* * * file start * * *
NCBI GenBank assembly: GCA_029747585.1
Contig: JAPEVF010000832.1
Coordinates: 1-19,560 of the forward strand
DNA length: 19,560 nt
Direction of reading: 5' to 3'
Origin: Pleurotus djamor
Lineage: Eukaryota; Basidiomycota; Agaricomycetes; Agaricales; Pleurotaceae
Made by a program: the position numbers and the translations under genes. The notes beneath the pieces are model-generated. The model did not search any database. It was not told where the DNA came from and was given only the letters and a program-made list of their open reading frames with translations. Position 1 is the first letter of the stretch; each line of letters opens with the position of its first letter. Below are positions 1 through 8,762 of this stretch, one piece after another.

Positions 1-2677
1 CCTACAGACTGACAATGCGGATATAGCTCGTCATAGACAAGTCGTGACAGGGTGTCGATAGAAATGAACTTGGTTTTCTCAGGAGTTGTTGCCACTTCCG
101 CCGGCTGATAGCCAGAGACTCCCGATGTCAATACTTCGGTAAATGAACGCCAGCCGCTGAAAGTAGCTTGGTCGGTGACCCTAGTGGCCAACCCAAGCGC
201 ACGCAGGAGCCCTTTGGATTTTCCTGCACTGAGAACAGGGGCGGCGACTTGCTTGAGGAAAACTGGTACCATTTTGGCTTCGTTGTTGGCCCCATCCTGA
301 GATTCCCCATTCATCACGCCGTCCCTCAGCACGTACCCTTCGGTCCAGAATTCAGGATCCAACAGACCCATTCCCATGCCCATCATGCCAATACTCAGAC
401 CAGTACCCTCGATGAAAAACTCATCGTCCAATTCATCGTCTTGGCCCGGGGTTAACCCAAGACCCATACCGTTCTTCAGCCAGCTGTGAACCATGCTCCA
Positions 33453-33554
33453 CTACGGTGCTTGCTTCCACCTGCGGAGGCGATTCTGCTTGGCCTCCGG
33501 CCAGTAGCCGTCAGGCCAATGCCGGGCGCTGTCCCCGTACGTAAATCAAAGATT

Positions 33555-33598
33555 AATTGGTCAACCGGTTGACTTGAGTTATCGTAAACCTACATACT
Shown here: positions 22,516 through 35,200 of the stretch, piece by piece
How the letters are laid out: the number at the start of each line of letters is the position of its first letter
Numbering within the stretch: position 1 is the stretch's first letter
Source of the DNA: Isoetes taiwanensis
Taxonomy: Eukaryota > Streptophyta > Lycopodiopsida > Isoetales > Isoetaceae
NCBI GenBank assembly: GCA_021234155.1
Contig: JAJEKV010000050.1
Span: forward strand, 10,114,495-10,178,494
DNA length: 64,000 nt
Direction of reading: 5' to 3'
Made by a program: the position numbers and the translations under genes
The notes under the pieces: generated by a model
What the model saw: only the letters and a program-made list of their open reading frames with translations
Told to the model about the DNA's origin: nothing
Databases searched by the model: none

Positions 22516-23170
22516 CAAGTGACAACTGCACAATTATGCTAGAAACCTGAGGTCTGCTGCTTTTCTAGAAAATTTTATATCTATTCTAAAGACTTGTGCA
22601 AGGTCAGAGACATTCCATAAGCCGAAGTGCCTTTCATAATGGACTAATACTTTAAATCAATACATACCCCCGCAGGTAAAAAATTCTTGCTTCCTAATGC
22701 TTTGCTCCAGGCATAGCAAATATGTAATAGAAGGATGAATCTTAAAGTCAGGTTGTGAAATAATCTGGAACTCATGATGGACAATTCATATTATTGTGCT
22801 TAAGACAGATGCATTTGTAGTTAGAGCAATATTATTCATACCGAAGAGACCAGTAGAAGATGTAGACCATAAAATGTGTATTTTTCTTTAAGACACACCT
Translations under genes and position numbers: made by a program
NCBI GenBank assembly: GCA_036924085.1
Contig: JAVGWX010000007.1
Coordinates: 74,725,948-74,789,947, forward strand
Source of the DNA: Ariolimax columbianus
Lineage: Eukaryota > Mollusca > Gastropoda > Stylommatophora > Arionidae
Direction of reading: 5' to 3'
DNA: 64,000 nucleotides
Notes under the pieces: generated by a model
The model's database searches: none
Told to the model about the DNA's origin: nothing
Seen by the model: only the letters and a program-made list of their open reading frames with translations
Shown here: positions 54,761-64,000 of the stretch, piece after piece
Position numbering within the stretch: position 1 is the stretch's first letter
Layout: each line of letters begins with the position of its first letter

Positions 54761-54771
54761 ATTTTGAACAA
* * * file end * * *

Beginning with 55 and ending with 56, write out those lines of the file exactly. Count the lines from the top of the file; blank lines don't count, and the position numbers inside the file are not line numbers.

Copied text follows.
Positions 54761-54771
54761 ATTTTGAACAA